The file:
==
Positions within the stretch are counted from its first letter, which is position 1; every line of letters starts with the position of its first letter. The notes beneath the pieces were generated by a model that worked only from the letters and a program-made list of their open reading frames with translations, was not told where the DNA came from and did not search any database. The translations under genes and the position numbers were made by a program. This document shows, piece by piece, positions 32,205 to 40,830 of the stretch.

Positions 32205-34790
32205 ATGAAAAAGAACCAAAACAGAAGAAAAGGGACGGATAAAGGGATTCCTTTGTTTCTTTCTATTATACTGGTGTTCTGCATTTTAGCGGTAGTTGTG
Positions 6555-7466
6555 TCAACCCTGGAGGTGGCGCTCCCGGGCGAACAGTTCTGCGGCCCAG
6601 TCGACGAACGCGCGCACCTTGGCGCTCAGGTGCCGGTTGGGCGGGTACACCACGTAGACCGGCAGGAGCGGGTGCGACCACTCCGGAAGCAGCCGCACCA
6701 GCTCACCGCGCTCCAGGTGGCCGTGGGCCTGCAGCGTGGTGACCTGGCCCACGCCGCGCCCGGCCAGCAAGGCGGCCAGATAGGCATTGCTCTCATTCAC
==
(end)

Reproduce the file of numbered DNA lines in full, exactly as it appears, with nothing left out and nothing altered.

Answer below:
Positions within the stretch are counted from its first letter, which is position 1; every line of letters starts with the position of its first letter. The notes beneath the pieces were generated by a model that worked only from the letters and a program-made list of their open reading frames with translations, was not told where the DNA came from and did not search any database. The translations under genes and the position numbers were made by a program. This document shows, piece by piece, positions 32,205 to 40,830 of the stretch.

Positions 32205-34790
32205 ATGAAAAAGAACCAAAACAGAAGAAAAGGGACGGATAAAGGGATTCCTTTGTTTCTTTCTATTATACTGGTGTTCTGCATTTTAGCGGTAGTTGTG
Positions 6555-7466
6555 TCAACCCTGGAGGTGGCGCTCCCGGGCGAACAGTTCTGCGGCCCAG
6601 TCGACGAACGCGCGCACCTTGGCGCTCAGGTGCCGGTTGGGCGGGTACACCACGTAGACCGGCAGGAGCGGGTGCGACCACTCCGGAAGCAGCCGCACCA
6701 GCTCACCGCGCTCCAGGTGGCCGTGGGCCTGCAGCGTGGTGACCTGGCCCACGCCGCGCCCGGCCAGCAAGGCGGCCAGATAGGCATTGCTCTCATTCAC